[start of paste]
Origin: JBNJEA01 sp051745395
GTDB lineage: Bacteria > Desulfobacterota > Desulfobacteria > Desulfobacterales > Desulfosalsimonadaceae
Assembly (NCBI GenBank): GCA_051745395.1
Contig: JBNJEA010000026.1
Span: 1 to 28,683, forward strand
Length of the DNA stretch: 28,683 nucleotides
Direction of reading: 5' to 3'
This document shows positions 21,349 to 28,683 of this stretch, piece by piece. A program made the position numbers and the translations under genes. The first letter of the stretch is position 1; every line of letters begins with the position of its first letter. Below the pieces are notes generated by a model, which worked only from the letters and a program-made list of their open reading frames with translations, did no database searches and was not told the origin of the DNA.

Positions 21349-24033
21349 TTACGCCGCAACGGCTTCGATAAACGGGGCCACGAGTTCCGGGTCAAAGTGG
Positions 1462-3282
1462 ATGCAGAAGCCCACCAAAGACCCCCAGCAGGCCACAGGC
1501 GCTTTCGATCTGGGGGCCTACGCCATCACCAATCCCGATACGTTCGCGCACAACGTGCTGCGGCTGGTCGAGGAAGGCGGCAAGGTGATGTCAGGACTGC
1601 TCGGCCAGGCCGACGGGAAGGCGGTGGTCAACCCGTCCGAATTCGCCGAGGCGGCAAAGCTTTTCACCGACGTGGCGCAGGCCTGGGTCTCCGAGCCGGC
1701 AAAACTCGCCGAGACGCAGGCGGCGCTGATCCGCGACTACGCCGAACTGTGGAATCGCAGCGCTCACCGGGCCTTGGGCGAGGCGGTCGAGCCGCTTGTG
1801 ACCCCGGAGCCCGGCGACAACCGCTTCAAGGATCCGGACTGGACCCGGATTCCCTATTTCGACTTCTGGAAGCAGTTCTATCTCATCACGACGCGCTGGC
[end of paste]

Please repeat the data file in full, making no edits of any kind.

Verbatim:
Origin: JBNJEA01 sp051745395
GTDB lineage: Bacteria > Desulfobacterota > Desulfobacteria > Desulfobacterales > Desulfosalsimonadaceae
Assembly (NCBI GenBank): GCA_051745395.1
Contig: JBNJEA010000026.1
Span: 1 to 28,683, forward strand
Length of the DNA stretch: 28,683 nucleotides
Direction of reading: 5' to 3'
This document shows positions 21,349 to 28,683 of this stretch, piece by piece. A program made the position numbers and the translations under genes. The first letter of the stretch is position 1; every line of letters begins with the position of its first letter. Below the pieces are notes generated by a model, which worked only from the letters and a program-made list of their open reading frames with translations, did no database searches and was not told the origin of the DNA.

Positions 21349-24033
21349 TTACGCCGCAACGGCTTCGATAAACGGGGCCACGAGTTCCGGGTCAAAGTGG
Positions 1462-3282
1462 ATGCAGAAGCCCACCAAAGACCCCCAGCAGGCCACAGGC
1501 GCTTTCGATCTGGGGGCCTACGCCATCACCAATCCCGATACGTTCGCGCACAACGTGCTGCGGCTGGTCGAGGAAGGCGGCAAGGTGATGTCAGGACTGC
1601 TCGGCCAGGCCGACGGGAAGGCGGTGGTCAACCCGTCCGAATTCGCCGAGGCGGCAAAGCTTTTCACCGACGTGGCGCAGGCCTGGGTCTCCGAGCCGGC
1701 AAAACTCGCCGAGACGCAGGCGGCGCTGATCCGCGACTACGCCGAACTGTGGAATCGCAGCGCTCACCGGGCCTTGGGCGAGGCGGTCGAGCCGCTTGTG
1801 ACCCCGGAGCCCGGCGACAACCGCTTCAAGGATCCGGACTGGACCCGGATTCCCTATTTCGACTTCTGGAAGCAGTTCTATCTCATCACGACGCGCTGGC